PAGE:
Phishing with zombies

As online gaming focuses more and more on social networking, the same kind of phishing we see on sites like Facebook and MySpace become more and more common on gaming networks — particularly those where ownership of games is tied to accounts.

This morning I received a pretty suspect message from someone on Valve’s Steam network asking me if I was interested in addons for their new zombie shooter Left 4 Dead. Steam is both a gaming community and a content distribution method for online and single player games. Individual games are bought by users and tied to their Steam accounts, allowing them to download and play anything they’ve purchased on that account — something that makes them quite attractive to phishers.

The link in this phishing message doesn’t go directly to the attacker’s site. Instead, he has created a Steam community group so that the link he spams out in chat doesn’t look quite so suspicious. The page for the community group he links to is sparse, but suspicious only in that it has one member who is the user sending the chat messages.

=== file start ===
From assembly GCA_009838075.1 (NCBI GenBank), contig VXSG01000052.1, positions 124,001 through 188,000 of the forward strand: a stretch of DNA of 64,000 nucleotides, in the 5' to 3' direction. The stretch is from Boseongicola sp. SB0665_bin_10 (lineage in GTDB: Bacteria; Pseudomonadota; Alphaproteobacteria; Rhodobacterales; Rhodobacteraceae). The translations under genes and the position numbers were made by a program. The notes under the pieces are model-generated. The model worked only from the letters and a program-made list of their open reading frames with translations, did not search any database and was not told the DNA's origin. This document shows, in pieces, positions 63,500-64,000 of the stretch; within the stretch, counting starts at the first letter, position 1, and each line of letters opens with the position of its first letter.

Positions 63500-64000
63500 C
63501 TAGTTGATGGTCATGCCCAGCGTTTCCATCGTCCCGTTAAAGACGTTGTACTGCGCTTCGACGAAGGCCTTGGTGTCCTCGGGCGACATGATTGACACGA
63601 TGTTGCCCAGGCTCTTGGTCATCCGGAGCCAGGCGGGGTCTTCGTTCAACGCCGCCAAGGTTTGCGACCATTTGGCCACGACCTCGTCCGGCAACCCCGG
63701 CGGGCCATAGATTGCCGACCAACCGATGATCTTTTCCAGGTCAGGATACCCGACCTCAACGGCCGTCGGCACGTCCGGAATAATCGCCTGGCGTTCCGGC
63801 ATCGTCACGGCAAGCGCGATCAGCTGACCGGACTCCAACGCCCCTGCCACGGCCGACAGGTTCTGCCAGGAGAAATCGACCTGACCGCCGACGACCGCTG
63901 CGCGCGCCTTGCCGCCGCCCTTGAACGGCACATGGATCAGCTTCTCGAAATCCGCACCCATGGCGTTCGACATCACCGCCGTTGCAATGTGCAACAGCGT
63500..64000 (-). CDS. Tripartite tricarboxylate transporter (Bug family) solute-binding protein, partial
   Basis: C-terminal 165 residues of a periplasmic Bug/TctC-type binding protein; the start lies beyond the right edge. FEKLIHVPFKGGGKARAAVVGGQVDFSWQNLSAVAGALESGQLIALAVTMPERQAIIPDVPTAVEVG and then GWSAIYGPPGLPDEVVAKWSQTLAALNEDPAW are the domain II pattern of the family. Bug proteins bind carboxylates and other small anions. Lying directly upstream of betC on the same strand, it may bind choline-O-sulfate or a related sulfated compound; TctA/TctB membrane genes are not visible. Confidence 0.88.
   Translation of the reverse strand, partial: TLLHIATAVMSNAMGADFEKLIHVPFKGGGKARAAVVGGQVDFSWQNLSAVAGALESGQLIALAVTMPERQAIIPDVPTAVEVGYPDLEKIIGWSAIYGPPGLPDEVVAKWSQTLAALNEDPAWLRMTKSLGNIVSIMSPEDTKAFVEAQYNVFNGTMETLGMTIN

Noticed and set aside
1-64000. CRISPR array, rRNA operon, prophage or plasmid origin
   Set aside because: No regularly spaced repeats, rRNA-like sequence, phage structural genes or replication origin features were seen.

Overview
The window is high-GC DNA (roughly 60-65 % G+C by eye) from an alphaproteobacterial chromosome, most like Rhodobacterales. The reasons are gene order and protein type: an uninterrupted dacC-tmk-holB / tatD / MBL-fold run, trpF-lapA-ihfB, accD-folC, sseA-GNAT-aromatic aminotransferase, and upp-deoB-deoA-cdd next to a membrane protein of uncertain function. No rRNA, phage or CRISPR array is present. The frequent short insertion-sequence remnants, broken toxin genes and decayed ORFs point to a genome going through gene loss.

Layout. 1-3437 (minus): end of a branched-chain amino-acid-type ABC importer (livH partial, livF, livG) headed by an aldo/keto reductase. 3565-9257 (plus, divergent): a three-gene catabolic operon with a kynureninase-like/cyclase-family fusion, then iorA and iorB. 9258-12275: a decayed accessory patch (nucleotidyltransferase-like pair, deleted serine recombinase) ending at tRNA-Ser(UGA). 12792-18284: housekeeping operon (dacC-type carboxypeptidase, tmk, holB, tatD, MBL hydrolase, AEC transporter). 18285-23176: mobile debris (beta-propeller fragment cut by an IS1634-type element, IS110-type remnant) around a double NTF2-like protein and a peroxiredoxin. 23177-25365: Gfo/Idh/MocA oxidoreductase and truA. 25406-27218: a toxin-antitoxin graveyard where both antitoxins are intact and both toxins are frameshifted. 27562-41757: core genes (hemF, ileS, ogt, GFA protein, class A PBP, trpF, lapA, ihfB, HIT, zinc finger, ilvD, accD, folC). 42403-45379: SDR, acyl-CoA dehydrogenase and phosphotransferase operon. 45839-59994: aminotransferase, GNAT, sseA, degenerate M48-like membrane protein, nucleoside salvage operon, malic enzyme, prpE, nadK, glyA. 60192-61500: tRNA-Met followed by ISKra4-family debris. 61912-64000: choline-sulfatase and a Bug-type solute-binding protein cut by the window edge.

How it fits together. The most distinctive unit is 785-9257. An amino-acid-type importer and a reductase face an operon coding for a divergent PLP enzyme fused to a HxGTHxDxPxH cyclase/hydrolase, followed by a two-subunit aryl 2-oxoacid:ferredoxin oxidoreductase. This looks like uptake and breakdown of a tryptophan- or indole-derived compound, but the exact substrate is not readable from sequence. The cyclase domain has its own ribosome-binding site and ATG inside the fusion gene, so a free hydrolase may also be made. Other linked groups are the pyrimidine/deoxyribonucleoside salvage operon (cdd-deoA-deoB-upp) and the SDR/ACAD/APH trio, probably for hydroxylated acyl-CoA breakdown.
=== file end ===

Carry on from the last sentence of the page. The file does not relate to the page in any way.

Steam groups can have web links on their pages; in this case, the text of the link makes it appear to point to page on Valve’s own website, steampowered.com. In fact, it goes to the phisher’s website hosted on a free web host. If the link is followed, the phisher’s website presents the victim with a mockup of the Steam community login page.
This is a pretty accurate replica: there is a giveaway in a link to the free web host added at the bottom of the page (not pictured) but aside from that it’s almost identical. Entering username and password details here sends them to a PHP script on the phisher’s site and dumps the victim to the legitimate page for the Steam store — probably alerting them to the fact that something is wrong, since the phish was advertised as addons for an existing game.
Since these screenshots were taken, Valve appear to have responded by taking down the Steam community group used by the phisher. I’m glad to say that the Sophos Web Appliance already blocks the phishing website, protecting our users against this particular attempt to steal their Steam account and games.